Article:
Glasgow Daily Times, Glasgow, KY

Features

July 1, 2014

Roadway sign honors Purple Heart soldier

GLASGOW — North Lucas Road has a new honorary name: Sgt. Justin Wilkerson Memorial Drive.

The sign was unveiled Sunday during a ceremony just down the road from where Justin Wilkerson’s father and paternal grandparents live. Wilkerson, an Army and Kentucky National Guard veteran, died in April 2009 at Fort Knox.

Kentucky Chapter 2 of Rolling Thunder sponsored the placement of the placard, which is the first in Barren County, but part of a project started by the national organization in November to honor deceased recipients of the Purple Heart, which symbolizes injury or death in the line of military duty. The organization covers the cost of the sign and hardware, and it was erected by the county road department with authorization from Barren County Fiscal Court.

Jimmie Dixon, president of the local chapter, said it is an honor Wilkerson is the first local namesake of one of the signs – not only was he a Purple Heart recipient, he was also a member of Rolling Thunder.

Wilkerson’s mother, Kim Lambert; his stepmother, Joyneta Wilkerson; Lambert’s mother, Connie Garrett; and his paternal grandmother, Carol Wilkerson, were each given a cream-colored long-stemmed rose, one of which also laid across the podium. One by one, with Lambert going first, they laid the roses at the base of the sign post.

Colton Kise sang “Soldiers of the Clouds.” Justin Wilkerson’s father, Freddie Joe Wilkerson, said he never gets tired of hearing him perform the song, which he also does as an accompaniment to the ROTC’s remembrance ceremony for prisoners of war and missing-in-action service members.

“How ironic the sky is full of clouds today – along with our soldiers,” Freddie Joe Wilkerson said, referencing the song’s lyrics.

Members of the Barren County High School Jr. ROTC, for which Freddie Joe Wilkerson is co-command sergeant major, began the ceremony with an introduction and prayer.

Ernie Wagoner, commander of Freedom Warriors and a friend of the Wilkersons, helped Allie Grace Wagoner, his granddaughter, lead the Pledge of the Allegiance at the beginning of the event. He said it was an honor to be participate in the ceremony to unveil the sign, which will stand as a reminder of the sacrifice Justin Wilkerson made.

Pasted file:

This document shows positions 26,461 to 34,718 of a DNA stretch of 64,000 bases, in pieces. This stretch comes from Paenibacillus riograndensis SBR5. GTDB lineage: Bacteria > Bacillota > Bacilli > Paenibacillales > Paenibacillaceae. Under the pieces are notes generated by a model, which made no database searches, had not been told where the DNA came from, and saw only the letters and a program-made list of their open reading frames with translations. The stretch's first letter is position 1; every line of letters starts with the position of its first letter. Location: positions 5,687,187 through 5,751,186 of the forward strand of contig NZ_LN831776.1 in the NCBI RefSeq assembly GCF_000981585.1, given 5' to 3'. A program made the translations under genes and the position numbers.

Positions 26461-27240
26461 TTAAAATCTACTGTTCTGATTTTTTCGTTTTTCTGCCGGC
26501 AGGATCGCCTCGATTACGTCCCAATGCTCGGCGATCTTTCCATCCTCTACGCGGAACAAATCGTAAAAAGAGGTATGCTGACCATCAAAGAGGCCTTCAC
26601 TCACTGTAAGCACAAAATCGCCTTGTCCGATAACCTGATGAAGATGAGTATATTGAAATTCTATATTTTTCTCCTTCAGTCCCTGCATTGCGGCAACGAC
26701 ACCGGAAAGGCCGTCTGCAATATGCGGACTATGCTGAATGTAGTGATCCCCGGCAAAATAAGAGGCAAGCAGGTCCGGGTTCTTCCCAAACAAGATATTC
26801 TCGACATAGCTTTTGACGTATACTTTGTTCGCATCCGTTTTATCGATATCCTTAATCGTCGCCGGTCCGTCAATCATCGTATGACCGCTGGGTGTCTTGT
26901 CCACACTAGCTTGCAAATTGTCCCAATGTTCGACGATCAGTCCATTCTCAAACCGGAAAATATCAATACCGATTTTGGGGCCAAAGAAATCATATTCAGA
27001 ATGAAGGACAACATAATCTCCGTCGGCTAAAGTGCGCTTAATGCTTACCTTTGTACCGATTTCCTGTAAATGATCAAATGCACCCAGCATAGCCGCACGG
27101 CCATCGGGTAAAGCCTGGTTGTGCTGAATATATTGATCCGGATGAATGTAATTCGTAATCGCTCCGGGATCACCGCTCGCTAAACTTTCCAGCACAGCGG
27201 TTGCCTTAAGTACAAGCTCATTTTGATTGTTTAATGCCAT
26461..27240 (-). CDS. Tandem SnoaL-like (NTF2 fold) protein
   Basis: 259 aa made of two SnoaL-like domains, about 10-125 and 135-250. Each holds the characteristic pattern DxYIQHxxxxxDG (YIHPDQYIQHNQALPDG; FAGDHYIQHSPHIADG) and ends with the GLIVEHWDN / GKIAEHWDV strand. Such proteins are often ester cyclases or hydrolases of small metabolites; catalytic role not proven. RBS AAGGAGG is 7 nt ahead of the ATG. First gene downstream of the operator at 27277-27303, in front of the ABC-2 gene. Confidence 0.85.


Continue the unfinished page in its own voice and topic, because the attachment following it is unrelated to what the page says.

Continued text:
“Everything has been a hard ride for Freddie Joe and the family in getting this Purple Heart,” he said.

It was nearly five years after Justin Wilkerson’s death – and after the third time of submitting the paperwork – that the Purple Heart was awarded to his family members in a ceremony in March.

“On 20 June, 2008, Taliban forces attacked a convoy in which Sgt. Justin Wilkerson was traveling,” said Maj. Gen. Edward Tonini, the adjutant general for the Kentucky National Guard, at the time of the medal presentation. He added that the strike included five rocket-propelled grenades and numerous rounds of small-arms fire.

“As a result, Sgt. Wilkerson suffered mild traumatic brain injury. He was subsequently evacuated from Afghanistan and later assigned to the Warrior Transition Battalion located at Fort Knox. Justin is no longer with us,” Tonini said.

When Justin Wilkerson died, in addition to the TBI, he had post-traumatic stress disorder, anxiety and severe depression, and he was taking several medications. His cause of death was determined to be hypertensive atherosclerotic cardiovascular disease complicated by mixed drug toxicity, according to military documents obtained by his father.

Wagoner and Barren County Judge-Executive Davie Greer said Sunday that it said a lot about Justin and his family that so many turned out for the dedication of the road sign – approximately 50 to 60 people. They had gathered in the lawn of Peters Creek Missionary Baptist Church, which Justin had attended as a boy. The sign is in the right-of-way along North Lucas Road, which the church faces, just a few feet from where the county road intersects with Ky. 1318.

Afterward, Joyneta Wilkerson said Justin’s two sons will be able to see the tribute to their father whenever they come to visit.

Freddie Joe Wilkerson said he was thankful Rolling Thunder and the fiscal court members “took the initiative to take the level of remembrance higher.”

Although the sign doesn’t actually change anything, “it’s a little something that means a lot,” he said.

Dixon said he loved that they could honor Justin Wilkerson this way, and he knows of at least two other families who would like for their loved ones who received Purple Hearts to memorialized the same way. The cost of just more than $100 to Rolling Thunder is relatively inexpensive, he said.

The goal is to place the signs somewhere meaningful in relation to the life of the deceased or his family members. Some want the signage along state roads, and that permission is yet to be obtained, he said.

“It’s not a huge monument, but it’s a monument the family members can keep close to their hearts,” Dixon said.

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